Access

You are not currently logged in.

Access your personal account or get JSTOR access through your library or other institution:

login

Log in to your personal account or through your institution.

If You Use a Screen Reader

This content is available through Read Online (Free) program, which relies on page scans. Since scans are not currently available to screen readers, please contact JSTOR User Support for access. We'll provide a PDF copy for your screen reader.

Species Richness Within Families of Flowering Plants

Robert E. Ricklefs and Susanne S. Renner
Evolution
Vol. 48, No. 5 (Oct., 1994), pp. 1619-1636
DOI: 10.2307/2410252
Stable URL: http://www.jstor.org/stable/2410252
Page Count: 18
  • Read Online (Free)
  • Download ($4.00)
  • Subscribe ($19.50)
  • Cite this Item
Since scans are not currently available to screen readers, please contact JSTOR User Support for access. We'll provide a PDF copy for your screen reader.
Species Richness Within Families of Flowering Plants
Preview not available

Abstract

Variation in species and genus richness among families of flowering plants was examined with respect to four classification variables: geographical distribution, growth form, pollination mode, and dispersal mode. Previous studies have estimated rates of species proliferation from age and contemporary diversity. Here we found that the earliest appearances in the fossil record are correlated with contemporary familial species richness, abundance in the fossil record, and the independent variables considered in this analysis. Thus, we believe that the fossil record does not provide reasonable estimates of the ages of families and that the rate of species proliferation cannot be calculated from such data without bias. Accordingly, our subsequent analyses were based on contemporary species richness of families. Although the classification variables were interrelated, each made largely independent contributions to familial species richness. Cosmopolitan families were 5.6 times more species-rich than strictly tropical families and 35 times more species-rich than strictly temperate families. Families including both herbaceous and woody growth forms were 5.7 and 14 times more species-rich than families with either growth form alone. Although animal pollination was significantly associated with elevated familial species richness, the effect was statistically weak. The most prominent effect was that families with both abiotic and biotic dispersal had more than 10 times as many species as families with either dispersal mode alone. Our analyses also revealed that families having both dispersal modes were more likely to have several growth forms, suggesting that evolutionary flexibility of morphology may be generalized over diverse aspects of life history. These results do not support the idea that pollination and dispersal by animals were primarily responsible for the tremendous proliferation of angiosperm species, either by producing population structures conducive to speciation or by applying selection for diversification. Instead, the importance of varied dispersal mode, growth form, and climate zone in predicting high familial species richness suggests that a capacity to diversify morphologically and physiologically may have been primarily responsible for high rates of species proliferation in the flowering plants.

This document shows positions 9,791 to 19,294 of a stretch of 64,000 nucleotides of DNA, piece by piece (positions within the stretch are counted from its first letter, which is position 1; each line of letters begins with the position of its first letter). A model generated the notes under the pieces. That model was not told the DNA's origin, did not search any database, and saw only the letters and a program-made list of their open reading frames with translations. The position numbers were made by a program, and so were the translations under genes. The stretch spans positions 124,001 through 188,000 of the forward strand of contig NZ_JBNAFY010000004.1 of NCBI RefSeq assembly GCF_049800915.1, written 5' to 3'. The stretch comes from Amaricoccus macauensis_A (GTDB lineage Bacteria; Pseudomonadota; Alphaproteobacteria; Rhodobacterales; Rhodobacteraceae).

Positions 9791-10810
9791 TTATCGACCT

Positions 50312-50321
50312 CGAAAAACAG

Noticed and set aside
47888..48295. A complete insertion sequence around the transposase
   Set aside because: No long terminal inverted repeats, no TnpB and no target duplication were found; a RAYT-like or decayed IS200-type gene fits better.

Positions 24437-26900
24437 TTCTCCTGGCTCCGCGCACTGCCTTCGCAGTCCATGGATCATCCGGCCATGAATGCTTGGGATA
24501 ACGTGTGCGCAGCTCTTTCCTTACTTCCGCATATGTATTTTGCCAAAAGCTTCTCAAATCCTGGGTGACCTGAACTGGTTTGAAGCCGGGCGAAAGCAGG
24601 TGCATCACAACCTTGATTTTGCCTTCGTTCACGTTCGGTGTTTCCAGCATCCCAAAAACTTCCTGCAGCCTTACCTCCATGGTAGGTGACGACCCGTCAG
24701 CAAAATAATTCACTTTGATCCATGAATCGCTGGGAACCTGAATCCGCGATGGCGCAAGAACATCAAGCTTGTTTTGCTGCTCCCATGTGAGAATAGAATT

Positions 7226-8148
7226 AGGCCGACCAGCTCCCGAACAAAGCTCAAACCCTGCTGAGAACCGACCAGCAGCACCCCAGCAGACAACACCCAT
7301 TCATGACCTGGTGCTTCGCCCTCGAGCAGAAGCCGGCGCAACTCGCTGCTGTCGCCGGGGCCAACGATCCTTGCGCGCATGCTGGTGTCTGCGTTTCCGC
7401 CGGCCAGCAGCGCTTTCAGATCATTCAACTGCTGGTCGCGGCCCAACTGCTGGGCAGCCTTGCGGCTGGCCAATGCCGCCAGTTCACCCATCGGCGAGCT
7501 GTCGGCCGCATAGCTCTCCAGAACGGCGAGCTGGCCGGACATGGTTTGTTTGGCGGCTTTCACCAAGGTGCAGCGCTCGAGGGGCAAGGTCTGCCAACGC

Page Thumbnails

  • Thumbnail: Page 
1619
    1619
  • Thumbnail: Page 
1620
    1620
  • Thumbnail: Page 
1621
    1621
  • Thumbnail: Page 
1622
    1622
  • Thumbnail: Page 
1623
    1623
  • Thumbnail: Page 
1624
    1624
  • Thumbnail: Page 
1625
    1625
  • Thumbnail: Page 
1626
    1626
  • Thumbnail: Page 
1627
    1627
  • Thumbnail: Page 
1628
    1628
  • Thumbnail: Page 
1629
    1629
  • Thumbnail: Page 
1630
    1630
  • Thumbnail: Page 
1631
    1631
  • Thumbnail: Page 
1632
    1632
  • Thumbnail: Page 
1633
    1633
  • Thumbnail: Page 
1634
    1634
  • Thumbnail: Page 
1635
    1635
  • Thumbnail: Page 
1636
    1636